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Hello Stack Overflow contributers,

I'm a novice programmer learning Python right now, and I came upon this site which helps explain object-oriented paradigms. I know that metaclasses are classes of classes (like how meta-directories are directories of directories, etc. etc.), but I'm having trouble with something: What is the actual difference between a metaclass and a parameterized class, according to the website's definition?

If you can, please include code examples in Python that illustrate the differences between the two. Thank you for your help!

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up vote 11 down vote accepted

Python doesn't have (or need) "parameterized classes", so it's hard to provide examples of them in Python;-). A metaclass is simply "the class of a class": normally type (as long, in Py2, as you remember to make the class new-style by inheriting from object, or some other built-in type or other new-style class -- old-style classes are a legacy artefact in Py2, fortunately disappeared in Py3, and you should ideally just forget about them). You can make a custom metaclass (usually subclassing type) for several advanced purposes, but it's unlikely that you'll ever need to (esp. considering that, since python 2.6, much of what used to require a custom metaclass can now be done more simply with a class decorator).

Given any class C, type(C) is its metaclass.

A parameterized class is a completely different concept. Closest you can come to it in Python is probably a factory function that makes and returns a class based on its arguments:

def silly(n):
    class Silly(object):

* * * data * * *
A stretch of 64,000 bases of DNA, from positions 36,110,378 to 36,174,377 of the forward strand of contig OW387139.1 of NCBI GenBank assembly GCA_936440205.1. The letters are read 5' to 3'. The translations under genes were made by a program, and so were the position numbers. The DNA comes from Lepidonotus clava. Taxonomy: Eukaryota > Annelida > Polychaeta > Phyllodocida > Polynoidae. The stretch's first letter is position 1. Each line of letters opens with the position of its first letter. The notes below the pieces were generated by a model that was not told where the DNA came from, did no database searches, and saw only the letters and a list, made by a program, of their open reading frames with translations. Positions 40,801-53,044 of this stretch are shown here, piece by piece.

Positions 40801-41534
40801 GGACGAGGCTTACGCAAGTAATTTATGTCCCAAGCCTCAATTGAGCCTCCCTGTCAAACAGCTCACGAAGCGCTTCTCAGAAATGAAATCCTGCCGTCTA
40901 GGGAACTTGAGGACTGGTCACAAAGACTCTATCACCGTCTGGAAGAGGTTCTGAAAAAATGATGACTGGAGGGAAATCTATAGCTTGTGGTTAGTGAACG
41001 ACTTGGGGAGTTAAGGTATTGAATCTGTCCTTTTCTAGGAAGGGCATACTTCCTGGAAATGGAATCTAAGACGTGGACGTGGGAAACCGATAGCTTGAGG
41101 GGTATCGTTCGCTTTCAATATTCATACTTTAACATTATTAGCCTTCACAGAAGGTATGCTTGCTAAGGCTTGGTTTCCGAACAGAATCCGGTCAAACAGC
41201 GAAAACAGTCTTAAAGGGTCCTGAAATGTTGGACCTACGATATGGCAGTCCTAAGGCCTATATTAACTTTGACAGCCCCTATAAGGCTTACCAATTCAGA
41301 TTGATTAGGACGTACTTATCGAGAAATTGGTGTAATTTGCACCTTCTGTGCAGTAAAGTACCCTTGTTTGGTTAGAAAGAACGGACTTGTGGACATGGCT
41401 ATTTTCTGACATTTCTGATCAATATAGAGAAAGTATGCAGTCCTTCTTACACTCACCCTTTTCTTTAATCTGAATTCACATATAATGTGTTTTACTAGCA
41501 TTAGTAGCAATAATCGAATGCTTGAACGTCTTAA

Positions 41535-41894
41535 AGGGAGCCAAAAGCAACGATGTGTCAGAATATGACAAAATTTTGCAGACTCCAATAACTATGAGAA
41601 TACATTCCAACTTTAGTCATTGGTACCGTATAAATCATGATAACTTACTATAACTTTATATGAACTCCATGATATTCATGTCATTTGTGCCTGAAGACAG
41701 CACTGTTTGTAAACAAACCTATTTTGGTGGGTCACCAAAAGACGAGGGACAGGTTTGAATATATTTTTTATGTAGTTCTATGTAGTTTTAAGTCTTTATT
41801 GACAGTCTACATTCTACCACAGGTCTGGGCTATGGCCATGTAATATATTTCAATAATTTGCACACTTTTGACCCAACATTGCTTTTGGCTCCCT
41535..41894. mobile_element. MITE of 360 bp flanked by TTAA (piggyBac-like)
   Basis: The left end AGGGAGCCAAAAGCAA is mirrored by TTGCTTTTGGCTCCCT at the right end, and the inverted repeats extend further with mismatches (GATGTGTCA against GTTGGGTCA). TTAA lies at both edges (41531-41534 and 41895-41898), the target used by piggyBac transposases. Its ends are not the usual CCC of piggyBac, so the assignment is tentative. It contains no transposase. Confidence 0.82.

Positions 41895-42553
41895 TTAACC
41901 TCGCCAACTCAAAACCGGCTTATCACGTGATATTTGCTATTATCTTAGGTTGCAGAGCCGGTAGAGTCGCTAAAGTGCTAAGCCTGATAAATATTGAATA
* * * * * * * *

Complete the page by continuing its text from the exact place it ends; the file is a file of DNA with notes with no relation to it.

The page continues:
buh = ' '.join(n * ['hello'])
    return Silly

Silly1 = silly(1)
Silly2 = silly(2)
a = Silly1()
b = Silly2()

will print

hello hello

Again, it's definitely not something you'll need often — making several classes that differ just by one or a few arguments. Anyway, as you can see, it has absolutely nothing to do with the classes' class (AKA metaclass), which is always type in this example (and in almost every more realistic example I could think of — I just chose to give a simple example, where the point of doing this is hard to discern, rather than a realistic and therefore necessarily very complex one ;-).

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I switched to Py3 a couple of days ago, thinking that since I'm just a student right now, I should learn the 'hip new thing' of tomorrow. Guess that was a smart move :-) – yrsnkd Aug 16 '10 at 19:01
+1. Good explanation. – Manoj Govindan Aug 16 '10 at 19:01
+1 Excellent explanation as always. – katrielalex Aug 16 '10 at 19:09

This write up may be of help. And this one is an oldie but worth a read as well. I know that this doesn't fully answer your question but I hope it gives you food for thought.

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